Small Bowel Anastomosis: Surgical Technique
Review literature: Kremer et al, 1992.
Urologic Indications for Small Bowel Anastomosis
In urology, the technique of small bowel anastomosis is needed for various urinary diversions like ileum conduit or neobladder. Less often, small bowel anastomosis is needed for reconstruction of the ureter or for bladder augmentation.
Do not use small bowel in patients with Crohn's disease, with short bowel syndrome or after pelvic external beam radiotherapy.
Surgical Technique of Small Bowel Anastomosis
Preoperative bowel preparation:
Start with a clear liquid diet 48 hours before the planned operation, this leads to an emptying of the small bowel system from solid debris. Permitted are clear soups, plenty of sweet drinks and high-energy tube feedings without fibers. The day before surgery, an enema is used to clean the rectum.
A more intense mechanical bowel preparation is not necessary and should be avoided.
|Small bowel anastomosis using a GIA stapler.
Division of mesentery
The desired intestinal loop is held against the surgical light to see the vasculature shining through the mesentery. The peritoneum is incised along the desired line on both sides [see figure bowel anastomosis with GIA]. Vessels crossing the peritoneal incision are isolated and ligated. The isolation of the bowel wall from the mesentery should be done very carefully (1 cm length) to ensure adequate blood supply of the bowel ends.
Small bowel anastomosis with GIA:
A GIA is a linear cutting and suturing stapler device. In the first step, the isolated bowel loop is resected using two applications (two magazines) of the GIA stapler. The use of GIA for bowel resection minimizes the faecal spillage of the abdominal cavity. The two bowel ends are juxtaposed in a side-to-side fashion. At the antimesenteric corner of each staple line, a small enterostomy is done, so that the forks of GIA suturing device can be inserted into each lumen of the bowel ends. After assembly of the GIA care should be taken to avoid cutting the bowel wall near the mesentery. After stapling (third magazine), a large lumen between the two bowel ends is created. The remaining opening is closed either using a hand-sewn technique or using a fourth magazine of the stapler [see figure bowel anastomosis with GIA].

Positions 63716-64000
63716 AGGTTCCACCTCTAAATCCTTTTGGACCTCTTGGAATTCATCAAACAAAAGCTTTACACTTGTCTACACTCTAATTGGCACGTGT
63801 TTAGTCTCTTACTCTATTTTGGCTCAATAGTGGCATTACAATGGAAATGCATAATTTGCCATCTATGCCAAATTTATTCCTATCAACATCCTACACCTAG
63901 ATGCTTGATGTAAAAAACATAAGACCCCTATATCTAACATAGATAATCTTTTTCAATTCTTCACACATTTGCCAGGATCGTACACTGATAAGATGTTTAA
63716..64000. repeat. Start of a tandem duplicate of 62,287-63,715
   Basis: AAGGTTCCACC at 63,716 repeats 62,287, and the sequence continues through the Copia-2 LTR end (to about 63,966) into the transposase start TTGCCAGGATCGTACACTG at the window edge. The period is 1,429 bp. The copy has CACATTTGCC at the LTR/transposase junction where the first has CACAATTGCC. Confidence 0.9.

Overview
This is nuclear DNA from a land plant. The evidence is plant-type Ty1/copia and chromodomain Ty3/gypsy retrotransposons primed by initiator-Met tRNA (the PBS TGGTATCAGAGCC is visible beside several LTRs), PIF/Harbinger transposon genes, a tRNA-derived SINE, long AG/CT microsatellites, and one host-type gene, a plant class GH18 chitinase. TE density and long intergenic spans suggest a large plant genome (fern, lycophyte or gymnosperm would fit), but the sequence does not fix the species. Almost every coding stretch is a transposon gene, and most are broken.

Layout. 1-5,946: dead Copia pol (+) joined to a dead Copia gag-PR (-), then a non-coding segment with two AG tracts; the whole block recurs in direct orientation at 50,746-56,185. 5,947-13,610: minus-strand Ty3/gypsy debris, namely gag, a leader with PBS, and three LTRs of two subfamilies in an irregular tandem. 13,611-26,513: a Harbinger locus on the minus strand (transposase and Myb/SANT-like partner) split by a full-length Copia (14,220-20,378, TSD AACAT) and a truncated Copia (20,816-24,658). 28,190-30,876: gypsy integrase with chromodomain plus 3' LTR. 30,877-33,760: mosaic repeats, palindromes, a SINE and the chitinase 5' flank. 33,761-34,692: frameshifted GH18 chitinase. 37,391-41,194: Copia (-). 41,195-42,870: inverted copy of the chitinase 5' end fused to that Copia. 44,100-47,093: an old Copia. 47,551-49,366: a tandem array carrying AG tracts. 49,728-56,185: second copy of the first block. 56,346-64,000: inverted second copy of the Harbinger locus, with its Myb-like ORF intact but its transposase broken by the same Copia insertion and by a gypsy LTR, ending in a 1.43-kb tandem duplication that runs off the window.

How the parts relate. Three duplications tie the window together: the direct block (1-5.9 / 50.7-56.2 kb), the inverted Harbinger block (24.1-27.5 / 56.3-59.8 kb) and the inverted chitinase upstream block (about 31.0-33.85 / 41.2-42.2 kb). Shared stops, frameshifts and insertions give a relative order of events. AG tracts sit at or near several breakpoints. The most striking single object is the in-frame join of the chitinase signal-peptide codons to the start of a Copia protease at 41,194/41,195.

Hand-sewn bowel anastomosis
Suitable suture material for small bowel anastomosis is Vicryl or PDS (4-0). At first, the two ends of the bowel ends are brought close together and corner sutures are done at the mesenteric and antimesenteric part of the open bowel ends. The needles are left in place. Using the corner sutures, the anastomosis is sewn continuously in a seromuscular fashion. After the half circumference, the small bowel has to be turned with the help the corner sutures and the second circumference is sewn.
Alternatively, the seromuscular bowel anastomosis can be done in a interrupted suturing technique.
Technique of a hand-sewn bowel anastomosis.
- Early mobilization
- Intensive respiratory therapy
- Thrombosis prophylaxis
- Laboratory tests
- Wound checks
Analgesics according to the WHO ladder are prescribed, e.g. a combination of metamizol and tramadol. A peridural anesthesia facilitates postoperative pain management and minimizes the need for opioids.
Oral Diet after Small Bowel Anastomosis
- Remove of the nasogastric tube after surgery
- Allow small sips of clear liquids the first day
- Increase amounts of clear liquids and allow yoghurt or pudding on postoperative day 1 and 2
- If the patients feels well, allow small amounts of solid food (appetite driven) starting postoperative day 3
Complications of Bowel Anastomosis
- Bleeding complications
- Intraabdominal abscess, wound infection
- Anastomotic leakage with peritonitis
- Postoperative paralytic ileus
- Anastomotic stenosis and mechanical ileus
Index: 1–9 A B C D E F G H I J K L M N O P Q R S T U V W X Y Z
You did not find what you are looking for?
Search this site with Google:
- Kremer, K.; Lierse, W.; Platzer, W.; Schreiber, H. W. &
Weller, S. (ed.)
- Chirurgische Operationslehre: Spezielle
Anatomie, Indikationen, Technik, Komplikationen
Band 6 Darm.